Chinese smartphone maker Xiaomi could soon unveil its own ARM (ARMH)-licensed mobile chips, according to a recent report in The Korea Times. The report, which cites industry insiders, claims that the new "Rifle" chipset could replace Qualcomm (QCOM 0.40%) SoCs in lower-end and mid-range devices later this year. The chipset will reportedly be an accelerated processing unit, or APU, which combines a CPU, GPU, DSP, and on-board RAM -- reducing the need for additional third-party components.
If this is true, Xiaomi will join smartphone makers Apple, Samsung, and Huawei in producing its own custom ARM chips. Doing so would tighten up the company's supply chain, boost margins, and give it a potential edge against competitors that are using Qualcomm or MediaTek chipsets. But that move would be bad news for Qualcomm, which has ceded market share to those in-house chipmakers, as well as challengers like MediaTek.
Why is Xiaomi doing this?
Xiaomi finished 2015 with a 4.6% share of the global smartphone market, according to IDC, making it the fifth largest smartphone maker in the world. Samsung, which led the market with a 21.4% share, still uses Qualcomm chips across most of its devices, although it too installed its own Exynos processors in several flagship devices.
Xiaomi is expected to adopt the opposite approach by installing Rifle chips in cheaper devices while keeping Qualcomm's Snapdragon chips in its higher-end devices. Xiaomi likely believes that reducing costs with in-house silicon will enable it to sell cheaper devices than competing OEMs which are matching or undercutting its prices. Huawei's own Kirin SoCs, for example, make it easier for the company to sell slightly cheaper devices than Xiaomi.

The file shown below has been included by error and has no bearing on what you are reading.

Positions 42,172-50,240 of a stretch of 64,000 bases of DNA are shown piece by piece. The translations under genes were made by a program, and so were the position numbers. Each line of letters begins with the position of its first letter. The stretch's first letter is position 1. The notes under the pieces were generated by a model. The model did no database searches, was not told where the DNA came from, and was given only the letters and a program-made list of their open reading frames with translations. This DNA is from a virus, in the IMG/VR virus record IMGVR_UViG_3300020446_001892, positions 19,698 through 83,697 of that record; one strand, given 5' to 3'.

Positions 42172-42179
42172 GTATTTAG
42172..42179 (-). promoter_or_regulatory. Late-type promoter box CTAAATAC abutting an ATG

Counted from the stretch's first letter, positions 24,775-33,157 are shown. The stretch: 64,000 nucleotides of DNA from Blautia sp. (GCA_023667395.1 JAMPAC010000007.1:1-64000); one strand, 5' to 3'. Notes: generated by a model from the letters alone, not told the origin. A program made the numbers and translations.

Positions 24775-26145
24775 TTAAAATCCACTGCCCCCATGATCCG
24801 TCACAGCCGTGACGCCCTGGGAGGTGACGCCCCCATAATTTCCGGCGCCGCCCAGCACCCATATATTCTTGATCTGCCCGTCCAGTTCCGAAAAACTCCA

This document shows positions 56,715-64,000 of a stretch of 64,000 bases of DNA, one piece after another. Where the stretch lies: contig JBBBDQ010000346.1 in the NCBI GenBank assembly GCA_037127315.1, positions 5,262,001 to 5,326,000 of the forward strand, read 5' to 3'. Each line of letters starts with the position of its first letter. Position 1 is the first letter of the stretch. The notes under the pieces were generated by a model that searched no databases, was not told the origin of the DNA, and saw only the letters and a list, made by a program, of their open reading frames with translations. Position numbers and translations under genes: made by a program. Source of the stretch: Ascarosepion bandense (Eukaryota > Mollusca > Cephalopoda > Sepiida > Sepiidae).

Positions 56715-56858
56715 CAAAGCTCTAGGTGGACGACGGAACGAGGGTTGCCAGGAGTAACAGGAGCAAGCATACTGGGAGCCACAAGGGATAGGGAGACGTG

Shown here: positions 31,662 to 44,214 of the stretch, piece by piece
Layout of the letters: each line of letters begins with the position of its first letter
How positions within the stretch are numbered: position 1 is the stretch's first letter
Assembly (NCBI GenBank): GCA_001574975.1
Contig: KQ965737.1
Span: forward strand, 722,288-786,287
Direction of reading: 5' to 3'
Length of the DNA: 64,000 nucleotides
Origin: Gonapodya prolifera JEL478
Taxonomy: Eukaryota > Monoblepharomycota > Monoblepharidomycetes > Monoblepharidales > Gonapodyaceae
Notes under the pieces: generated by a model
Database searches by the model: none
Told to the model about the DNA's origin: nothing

Rivals like Huawei are taking market share from Xiaomi. Last year Xiaomi's smartphone shipments rose just 15% to 70 million, missing its previously revised target of 31% growth. Huawei's smartphone shipments, by comparison, surged 44% to 108 million units in 2015. Therefore, it makes sense for Xiaomi to mimic Huawei's first-party silicon strategy.
Xiaomi's decision to manufacture its own ARM chips might have taken Qualcomm by surprise; after all, Qualcomm was an early investor in Xiaomi, and Xiaomi signed a new patent licensing agreement with Qualcomm last December. However, Qualcomm's patent licensing (QTL) and chipmaking (QCT) arms are separate businesses. Xiaomi's agreement with the QTL side, and Qualcomm Ventures' unknown stake in the company, don't restrict it from making its own ARM chipsets.
Xiaomi's decision could deal another blow to Qualcomm's long-suffering QCT business, which posted a 19% year-over-year revenue drop and 77% decline in operating profits last quarter. Qualcomm claims that new mobile design wins for its Snapdragon chips, content share gain in smartphones, and SoCs for drones, cars, and connected cameras will boost QCT sales. But those gains probably can't offset the loss of a major customer like Xiaomi.
Another threat is that Samsung, Xiaomi, and Huawei could sell their custom ARM chips to smaller OEMs. This hasn't happened on a widespread scale yet, but Samsung's Exynos processors already power some other third-party devices, like Meizu's higher-end phones. If these smartphone makers start selling their chips to additional OEMs, they could end up competing against Qualcomm, MediaTek, and other mobile chipmakers. Recent reports, which claim that Huawei's Kirin 950 and Samsung's Exynos 8890 deliver "comparable" performance to the Snapdragon 820, indicate that Qualcomm shouldn't ignore these first-party chipmakers.
Should Qualcomm investors worry?
This all sounds grim for Qualcomm, but investors shouldn't panic yet. First and foremost, the report hasn't been confirmed by Xiaomi yet. Second, it's unlikely that Xiaomi will suddenly install the "Rifle" chipset across all its phones. Instead, it will likely test it out in a few devices first, which means that the overall impact to Qualcomm's Snapdragon sales will likely be minimal for now.
Nonetheless, the rise of first-party SoCs represents yet another fundamental problem, along with OEM revolts against licensing fees and regulatory probes, which Qualcomm hasn't adequately addressed. As I mentioned in a previous article, Qualcomm stock remains supported by its low valuation, high dividend, and aggressive buybacks, but its upside potential will remain limited unless it can solve these disruptive problems.